From the pages of
Pinedale Roundup
Volume 105, Number 14 - April 3, 2008
brought to you online by Pinedale Online

Q&A With Eugene Ninnie
Pinedale Town Engineer Eugene Ninnie attended the University of Wyoming and moved here from New York.
by Alecia Warren

How long have you lived in Pinedale?

I came here in town the last week of April of last year, and I started the next week in May with this job.

How do you define responsible growth?

When you look into the future utilizing good planning and engineering studies by experts who do this all the time. Studies can be sponsored by grants, and the people who hold the purse strings, especially in this state, look on you with favor when you have good backup information.

That’s why there are so many studies currently being conducted in the town, because we need good information to make good decisions. Through the planning and zoning and engineering in the town, we need information to steer the town council in a way to make good decisions.

What are the advantages and disadvantages to the growth in Pinedale?

The advantages are that you have a nice economy, as far as cash flow, there’s plenty of it. But the disadvantage is there’s this gap of housing that’s a problem as far as the disparity between affordable and what’s currently out there.

Dishwashers, schoolteachers, sheriff’s deputies — that income class is hard to get into a category of housing.

There’s a hierarchy of how you start out in life. You get into an apartment as a young person, you build up enough money to save for a down payment, move into a manufactured home, then move from there into a nicer home. That’s life, those are things everybody does. And if you can’t get into that process, you’ve got a problem, and that’s one of the disadvantages happening here.

Is BloomField key to further growth in Pinedale?

BloomField will address a lot of these problems. It’s certainly not a panacea, it won’t solve all our problems, but it’s a good example of how good planning can take place.

I know that there’s a lot of people who are upset, who don’t agree with Bloom-Field, and that’s normal, that’s America, we all have our opinions. But from my experience and from what I see here, BloomField has a very good opportunity to have good, controlled growth that most towns can’t.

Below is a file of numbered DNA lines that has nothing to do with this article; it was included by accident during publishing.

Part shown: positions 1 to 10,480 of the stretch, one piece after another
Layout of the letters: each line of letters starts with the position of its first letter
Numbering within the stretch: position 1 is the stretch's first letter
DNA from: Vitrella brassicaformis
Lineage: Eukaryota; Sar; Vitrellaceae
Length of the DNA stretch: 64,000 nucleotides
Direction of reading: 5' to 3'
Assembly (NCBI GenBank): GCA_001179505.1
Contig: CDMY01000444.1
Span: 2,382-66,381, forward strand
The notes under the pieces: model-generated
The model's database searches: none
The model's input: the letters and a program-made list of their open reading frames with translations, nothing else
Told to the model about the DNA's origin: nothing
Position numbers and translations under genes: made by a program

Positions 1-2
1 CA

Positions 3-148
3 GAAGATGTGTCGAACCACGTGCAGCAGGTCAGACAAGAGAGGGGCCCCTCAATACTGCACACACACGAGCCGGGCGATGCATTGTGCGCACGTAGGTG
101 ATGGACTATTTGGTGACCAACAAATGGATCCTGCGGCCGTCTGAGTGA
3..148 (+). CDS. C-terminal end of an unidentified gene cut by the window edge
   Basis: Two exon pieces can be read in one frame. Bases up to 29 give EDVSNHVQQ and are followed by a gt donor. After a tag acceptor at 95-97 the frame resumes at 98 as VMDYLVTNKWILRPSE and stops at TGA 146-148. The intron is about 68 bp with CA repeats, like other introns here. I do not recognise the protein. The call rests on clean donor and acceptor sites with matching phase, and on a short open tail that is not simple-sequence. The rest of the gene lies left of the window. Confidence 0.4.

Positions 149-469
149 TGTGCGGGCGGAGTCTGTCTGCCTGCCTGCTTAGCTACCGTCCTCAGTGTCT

What I like is what (Matt Harber’s) doing with (planning) the infrastructure. He’s got water, sewer and roads. He’s doing it right. He’s got good infrastructure, stuff you want to see. Anybody who wants to go in there and start to work, they’ve got the water and sewer plugged in, ready to go.

What are the most urgent problems in Pinedale, as far infrastructure?

You’ve got freezing water mains and freezing sewers, that’s a common thing in the wintertime. Why? Well, a lot of the infrastructure’s old, a lot (of mains) have been identified as being too shallow. You have to put in bleeders, and now when you bleed, you’re adding a suction of water, which is really unnecessary.

We’re trying to update the sewers, get ‘em down deeper, those two big projects starting this year will drop the mains, but you’ve still got shallow laterals. Hopefully at some point in time, new construction is going to put ‘em down deep enough where we don’t have to worry about it.

Also, roads, curbs, gutters and sidewalks. Pedestrian access is so important. People in Pinedale say they have a mud season, but it really shouldn’t have to be. You should have good roads that are paved that hold themselves up, drainage that allows water to evacuate rather than lay in pools and puddles.

How do you get people interested in roads, water and sewers?

I think we need to bring it more into the public light with information meetings. Set them down and let them know that “hey, these are the problems we’re dealing with,” and I’m sure a lot of people will come to agree that “yeah, I’ve got a big mud puddle in the front of my house, a big hole, it’s always been there, the city plows snow up onto my property when it really shouldn’t.” The most important thing to remember is, you can have beautiful appliances in your home; you can have granite countertops and great cabinets, but man I tell you, if you walk outside your house and you don’t have a nice sidewalk and don’t have a place to park your car, and everything’s muddy and dirty, where’s your value?

That’s what enhances property value. Not just the amenities inside the home, but everything around it. That’s very, very important.

What do you like about your job — or do you?

I love it. It’s very challenging in the sense that there’s a lot going on, and it exercises a lot of the talents I’ve been trained at. The best thing about working in Pinedale and the state of Wyoming, really, is that you have a lot of cooperation. There isn’t a lot of bureaucracy; you go through and try to solve the problems and you can get a lot done.

What convinced you to move here from New York?

Quality of life. The people. I went to school in Laramie, and a lot of the friends I knew in college are still here in the state. They’re just good people.

Who is your favorite town council member?

They’re all good people. They all remind me of back home where I grew up, a very small hamlet about five miles above the border of Pennsylvania. Everybody knew everybody, and everybody had their own personalities, but it was like one big family. I look at the (council members) all equally. They’re all great to work with and deal with; everybody’s got their own personalities. If they were all the same, it would be boring.

Photo credits:  Alecia Warren

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